JR's rating: 11th (purely down to lack of screen time)
9. Peter Davidson- 5th Doctor (1981-84)
Now at this point the votes go all types of strange, at least to me any way. I'm legitimately surprised at how badly Davidson did. Yes he had the misfortune to follow Tom Baker, but his Doctor was very easy to watch and like and he was involved in some classic episodes. The fifth Doctor was very different to his predecessors in that he was far more reserved and vulnerable, often taking a backseat to other characters who were more authoritive and had a greater presence, whilst being arguably the most courageous and compassionate of any Doctor during the shows original run. He was really the only Doctor of the original run to treat his companions as equals, something which has become somewhat of a cornerstone of the revived series. And of course, we have to give him some sort of recognition for attempting to make celery an acceptable fashion accessory, even if the attempt failed miserably.
JR's ranking: 7th
8. William Hartnell- 1st Doctor (1963-66)
Maybe this is a fair place to put Hartnell? On the one hand, if it wasn't for his success in the role this list wouldn't exist. On the other hand, a lot of his episodes are missing due to an unfortunate BBC scrappage project in the 70's/ 80's and a lot of his episodes are relatively tame to a modern audience, which does make his lower placement make sense. And of course, being the first doesn't always equal being the best and there are certainly other incarnations that are more synonymous with the role than Hartnell is, despite his original staus. Credit where credit is due though, his tenure saw the character go from a stern, aloof old curmudgeon who would often patronise his companions and his enemies to a mellow, grandfatherly "wizard" who the audience came to adore. And his run introduced the series two most recognisable foes in the Daleks and the Cybermen. But, yeah, time and administrative incompetence mean Hartnell ends up in the lower half of the board on this occasion.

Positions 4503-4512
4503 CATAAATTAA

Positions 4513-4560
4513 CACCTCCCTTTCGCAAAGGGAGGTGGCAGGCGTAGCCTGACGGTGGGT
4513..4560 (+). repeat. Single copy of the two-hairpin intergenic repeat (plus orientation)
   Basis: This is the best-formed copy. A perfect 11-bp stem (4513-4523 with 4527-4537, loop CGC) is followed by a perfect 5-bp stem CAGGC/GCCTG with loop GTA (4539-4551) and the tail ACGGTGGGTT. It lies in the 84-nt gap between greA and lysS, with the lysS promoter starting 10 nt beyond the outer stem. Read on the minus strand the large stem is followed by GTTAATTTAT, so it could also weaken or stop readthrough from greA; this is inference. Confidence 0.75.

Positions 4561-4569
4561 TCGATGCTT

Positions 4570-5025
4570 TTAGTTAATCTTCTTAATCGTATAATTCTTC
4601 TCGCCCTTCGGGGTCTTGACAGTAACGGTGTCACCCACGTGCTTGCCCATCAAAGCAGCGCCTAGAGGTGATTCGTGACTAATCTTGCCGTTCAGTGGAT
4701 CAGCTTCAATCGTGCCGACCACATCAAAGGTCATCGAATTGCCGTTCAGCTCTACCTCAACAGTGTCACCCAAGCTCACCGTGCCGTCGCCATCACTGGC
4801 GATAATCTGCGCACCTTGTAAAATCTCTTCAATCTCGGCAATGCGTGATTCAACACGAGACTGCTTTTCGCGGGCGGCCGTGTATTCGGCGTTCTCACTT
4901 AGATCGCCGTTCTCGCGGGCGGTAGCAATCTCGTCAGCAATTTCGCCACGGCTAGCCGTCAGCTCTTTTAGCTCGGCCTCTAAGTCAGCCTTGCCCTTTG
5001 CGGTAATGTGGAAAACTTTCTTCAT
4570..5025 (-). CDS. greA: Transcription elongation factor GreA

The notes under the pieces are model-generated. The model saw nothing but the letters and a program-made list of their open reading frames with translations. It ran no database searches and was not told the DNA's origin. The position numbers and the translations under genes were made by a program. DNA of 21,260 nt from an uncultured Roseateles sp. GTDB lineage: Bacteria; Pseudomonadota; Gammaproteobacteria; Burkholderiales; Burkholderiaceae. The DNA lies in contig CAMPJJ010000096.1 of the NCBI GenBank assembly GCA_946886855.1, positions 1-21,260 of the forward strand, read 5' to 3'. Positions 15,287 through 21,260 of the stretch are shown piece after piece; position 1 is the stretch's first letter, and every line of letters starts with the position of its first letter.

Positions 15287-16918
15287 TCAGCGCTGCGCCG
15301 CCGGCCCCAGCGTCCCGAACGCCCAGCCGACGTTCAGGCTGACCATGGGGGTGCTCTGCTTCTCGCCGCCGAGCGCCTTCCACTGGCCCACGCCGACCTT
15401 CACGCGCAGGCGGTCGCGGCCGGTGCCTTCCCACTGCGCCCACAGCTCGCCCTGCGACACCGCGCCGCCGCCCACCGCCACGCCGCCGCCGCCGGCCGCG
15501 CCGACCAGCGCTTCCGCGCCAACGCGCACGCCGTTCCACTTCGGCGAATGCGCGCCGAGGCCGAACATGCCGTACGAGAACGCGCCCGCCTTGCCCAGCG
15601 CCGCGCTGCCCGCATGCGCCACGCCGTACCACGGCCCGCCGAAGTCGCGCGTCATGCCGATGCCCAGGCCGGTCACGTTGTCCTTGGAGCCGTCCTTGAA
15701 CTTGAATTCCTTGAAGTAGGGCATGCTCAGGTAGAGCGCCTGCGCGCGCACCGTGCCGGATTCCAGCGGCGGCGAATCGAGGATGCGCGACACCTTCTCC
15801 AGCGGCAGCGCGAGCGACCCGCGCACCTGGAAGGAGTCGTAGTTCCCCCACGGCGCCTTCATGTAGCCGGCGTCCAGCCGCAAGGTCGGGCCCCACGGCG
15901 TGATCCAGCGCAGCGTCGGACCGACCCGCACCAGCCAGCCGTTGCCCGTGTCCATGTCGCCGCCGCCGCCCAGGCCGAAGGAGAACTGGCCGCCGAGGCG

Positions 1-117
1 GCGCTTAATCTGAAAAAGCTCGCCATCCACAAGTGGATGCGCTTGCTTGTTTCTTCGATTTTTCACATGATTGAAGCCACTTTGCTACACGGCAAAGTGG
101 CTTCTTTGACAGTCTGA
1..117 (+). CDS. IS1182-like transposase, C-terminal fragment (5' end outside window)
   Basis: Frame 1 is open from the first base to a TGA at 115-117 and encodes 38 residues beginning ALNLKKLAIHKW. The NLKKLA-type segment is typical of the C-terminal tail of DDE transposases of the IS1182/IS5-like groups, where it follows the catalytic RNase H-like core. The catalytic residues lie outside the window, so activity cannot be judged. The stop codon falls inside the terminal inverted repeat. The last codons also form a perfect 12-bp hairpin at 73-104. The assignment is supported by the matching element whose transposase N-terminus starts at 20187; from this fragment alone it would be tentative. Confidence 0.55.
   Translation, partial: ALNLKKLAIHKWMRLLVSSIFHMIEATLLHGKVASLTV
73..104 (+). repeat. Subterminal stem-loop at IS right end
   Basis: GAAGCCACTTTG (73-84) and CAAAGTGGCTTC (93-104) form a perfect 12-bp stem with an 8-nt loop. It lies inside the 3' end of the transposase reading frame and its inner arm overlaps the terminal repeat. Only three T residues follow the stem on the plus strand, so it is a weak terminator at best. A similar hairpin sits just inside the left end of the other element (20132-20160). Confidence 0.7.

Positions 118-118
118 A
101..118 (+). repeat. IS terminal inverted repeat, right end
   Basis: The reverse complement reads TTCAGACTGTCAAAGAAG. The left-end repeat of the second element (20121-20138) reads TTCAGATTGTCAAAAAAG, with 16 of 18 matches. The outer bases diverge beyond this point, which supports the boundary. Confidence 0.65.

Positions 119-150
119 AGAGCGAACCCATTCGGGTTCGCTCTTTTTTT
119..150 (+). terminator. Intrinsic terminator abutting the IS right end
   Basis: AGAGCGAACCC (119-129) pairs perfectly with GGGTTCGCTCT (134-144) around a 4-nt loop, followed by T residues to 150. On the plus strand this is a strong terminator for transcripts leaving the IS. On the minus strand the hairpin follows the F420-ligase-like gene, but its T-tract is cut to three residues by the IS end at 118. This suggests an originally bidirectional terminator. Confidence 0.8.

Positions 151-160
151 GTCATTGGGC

JR's ranking: 8th?
7. Patrick Troughton- 2nd Doctor (1966-69)
Many of the same problems that affect Hartnell's placement on the list also affect Troughton unfortunately. If anything, even fewer of the second Doctor's episodes survive, with only two serials from this time existing in their entirety, with 10 existing partially and 4 completely missing, meaning most of his stories are now unwatchable. However, there is one thing that Troughton has to his advantage. His legacy is cemented by proxy, due to the recognition he receives from other Doctors, with Davidson, Colin Baker, McCoy and Smith all citing the "cosmic hobo" as their favourite incarnation of the character, lending him somewhat of a mythical status (something that was definitely amplified during the Smith era, as that Doctor borrowed heavily from the 2nd). His tenure also brought many lasting aspects of the series. It introduced UNIT and the much beloved Brigadier Lethbridge-Stewart, who would become a stalwart of the original series, and the end of Troughton's run saw the first introduction of the Time Lords. He was also the first Doctor to use the Sonic Screwdriver and the first to express dissatisfaction at the redecoration of a room, something that has become a running gag for the series. His Doctor was the first to play the buffoon to lure his enemies into a false sense of security, a trope repeated by at least 3 other Doctors, and his tenure saw a gradual shift away from the historical episodes that had defined Hartnell's incarnation towards the more familiar "monster of the week" style of story that the show still employs. Though hard to really gage today how great his performance really was (due to the near destruction of his entire run) it could be argued that Troughton's Doctor was more important than good.
JR's ranking: 6th
6. John Pertwee- 3rd Doctor (1970- 74)